Electrolyte Blood Press.  2010 Dec;8(2):72-81.

Fluid and Electrolyte Disturbances in Critically Ill Patients

Affiliations
  • 1Division of Nephrology, Department of Internal Medicine, Chung-Ang University College of Medicine, Seoul, Korea. jwleemd@gmail.com

Abstract

Disturbances in fluid and electrolytes are among the most common clinical problems encountered in the intensive care unit (ICU). Recent studies have reported that fluid and electrolyte imbalances are associated with increased morbidity and mortality among critically ill patients. To provide optimal care, health care providers should be familiar with the principles and practice of fluid and electrolyte physiology and pathophysiology. Fluid resuscitation should be aimed at restoration of normal hemodynamics and tissue perfusion. Early goal-directed therapy has been shown to be effective in patients with severe sepsis or septic shock. On the other hand, liberal fluid administration is associated with adverse outcomes such as prolonged stay in the ICU, higher cost of care, and increased mortality. Development of hyponatremia in critically ill patients is associated with disturbances in the renal mechanism of urinary dilution. Removal of nonosmotic stimuli for vasopressin secretion, judicious use of hypertonic saline, and close monitoring of plasma and urine electrolytes are essential components of therapy. Hypernatremia is associated with cellular dehydration and central nervous system damage. Water deficit should be corrected with hypotonic fluid, and ongoing water loss should be taken into account. Cardiac manifestations should be identified and treated before initiating stepwise diagnostic evaluation of dyskalemias. Divalent ion deficiencies such as hypocalcemia, hypomagnesemia and hypophosphatemia should be identified and corrected, since they are associated with increased adverse events among critically ill patients.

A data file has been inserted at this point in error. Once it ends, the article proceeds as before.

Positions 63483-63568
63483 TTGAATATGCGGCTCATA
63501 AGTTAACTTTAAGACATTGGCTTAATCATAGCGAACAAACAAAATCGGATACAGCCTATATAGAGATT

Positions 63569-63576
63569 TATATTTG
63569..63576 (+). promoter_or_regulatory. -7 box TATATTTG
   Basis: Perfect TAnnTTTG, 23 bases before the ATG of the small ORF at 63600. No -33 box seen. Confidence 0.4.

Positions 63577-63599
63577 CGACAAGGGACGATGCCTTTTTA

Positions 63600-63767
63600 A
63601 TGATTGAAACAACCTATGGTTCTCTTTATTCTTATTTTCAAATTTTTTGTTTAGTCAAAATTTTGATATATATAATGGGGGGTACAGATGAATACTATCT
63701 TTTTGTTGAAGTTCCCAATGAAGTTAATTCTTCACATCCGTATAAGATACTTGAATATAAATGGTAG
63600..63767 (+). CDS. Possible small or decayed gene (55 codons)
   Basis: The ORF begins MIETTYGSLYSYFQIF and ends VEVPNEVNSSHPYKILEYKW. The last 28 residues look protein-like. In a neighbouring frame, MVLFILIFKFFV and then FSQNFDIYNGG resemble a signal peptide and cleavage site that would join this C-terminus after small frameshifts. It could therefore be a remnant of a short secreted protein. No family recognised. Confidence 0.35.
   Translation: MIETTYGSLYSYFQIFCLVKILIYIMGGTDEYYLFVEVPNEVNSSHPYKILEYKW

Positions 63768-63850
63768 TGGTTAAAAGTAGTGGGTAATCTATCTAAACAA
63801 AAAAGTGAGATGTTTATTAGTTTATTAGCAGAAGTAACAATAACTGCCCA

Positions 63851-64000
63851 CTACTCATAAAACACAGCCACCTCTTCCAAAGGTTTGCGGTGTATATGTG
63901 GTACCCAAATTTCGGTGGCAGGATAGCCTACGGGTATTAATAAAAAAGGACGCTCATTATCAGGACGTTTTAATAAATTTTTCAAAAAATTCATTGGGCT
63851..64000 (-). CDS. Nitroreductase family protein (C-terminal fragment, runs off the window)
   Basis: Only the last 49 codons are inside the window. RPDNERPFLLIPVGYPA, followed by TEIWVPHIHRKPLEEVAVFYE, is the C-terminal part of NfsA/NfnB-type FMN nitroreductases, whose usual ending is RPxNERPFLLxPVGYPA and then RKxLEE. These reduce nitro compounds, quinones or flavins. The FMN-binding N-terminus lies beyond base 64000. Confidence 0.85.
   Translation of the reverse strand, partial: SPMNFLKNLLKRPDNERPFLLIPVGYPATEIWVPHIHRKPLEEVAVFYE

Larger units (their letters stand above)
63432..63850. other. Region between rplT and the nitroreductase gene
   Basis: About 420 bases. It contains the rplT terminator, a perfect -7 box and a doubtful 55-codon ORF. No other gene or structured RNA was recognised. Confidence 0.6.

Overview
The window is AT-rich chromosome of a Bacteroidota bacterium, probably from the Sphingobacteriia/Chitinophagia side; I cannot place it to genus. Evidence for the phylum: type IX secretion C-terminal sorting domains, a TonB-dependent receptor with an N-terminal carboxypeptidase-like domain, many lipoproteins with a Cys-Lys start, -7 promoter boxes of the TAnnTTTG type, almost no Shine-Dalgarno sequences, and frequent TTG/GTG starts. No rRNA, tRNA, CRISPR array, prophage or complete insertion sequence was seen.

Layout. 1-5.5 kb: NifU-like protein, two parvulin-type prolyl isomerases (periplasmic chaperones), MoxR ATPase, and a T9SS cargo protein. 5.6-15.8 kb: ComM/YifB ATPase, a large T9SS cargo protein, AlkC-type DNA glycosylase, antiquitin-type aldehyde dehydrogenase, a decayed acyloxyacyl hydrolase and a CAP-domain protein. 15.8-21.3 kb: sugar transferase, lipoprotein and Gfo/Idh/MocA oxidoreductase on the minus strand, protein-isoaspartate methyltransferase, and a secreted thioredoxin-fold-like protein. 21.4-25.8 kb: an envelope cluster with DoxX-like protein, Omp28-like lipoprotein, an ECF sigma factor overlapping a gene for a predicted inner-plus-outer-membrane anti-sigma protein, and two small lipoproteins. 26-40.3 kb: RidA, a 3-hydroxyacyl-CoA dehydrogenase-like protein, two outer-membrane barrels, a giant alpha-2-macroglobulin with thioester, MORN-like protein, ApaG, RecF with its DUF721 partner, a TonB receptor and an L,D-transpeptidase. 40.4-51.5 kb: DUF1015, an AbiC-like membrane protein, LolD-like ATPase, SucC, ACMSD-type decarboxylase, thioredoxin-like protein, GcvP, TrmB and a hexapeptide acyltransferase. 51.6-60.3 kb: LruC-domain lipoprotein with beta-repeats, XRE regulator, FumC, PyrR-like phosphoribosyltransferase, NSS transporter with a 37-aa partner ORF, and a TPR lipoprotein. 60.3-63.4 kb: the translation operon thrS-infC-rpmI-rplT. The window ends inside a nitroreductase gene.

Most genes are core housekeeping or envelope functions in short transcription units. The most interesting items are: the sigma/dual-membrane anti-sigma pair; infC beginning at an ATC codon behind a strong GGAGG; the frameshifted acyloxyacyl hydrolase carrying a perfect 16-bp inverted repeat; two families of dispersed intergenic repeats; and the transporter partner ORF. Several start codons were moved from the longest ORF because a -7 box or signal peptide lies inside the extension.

Keyword

intensive care; hyponatremia; hypernatremia; hypokalemia; hyperkalemia; hypocalcemia; hypophosphatemia

MeSH Terms

Central Nervous System
Critical Illness
Dehydration
Delivery of Health Care
Electrolytes
Hand
Hemodynamics
Humans
Hyperkalemia
Hypernatremia
Hypocalcemia
Hypokalemia
Hyponatremia
Hypophosphatemia
Intensive Care Units
Perfusion
Plasma
Resuscitation
Shock, Septic
Vasopressins
Critical Care
Electrolytes
Vasopressins
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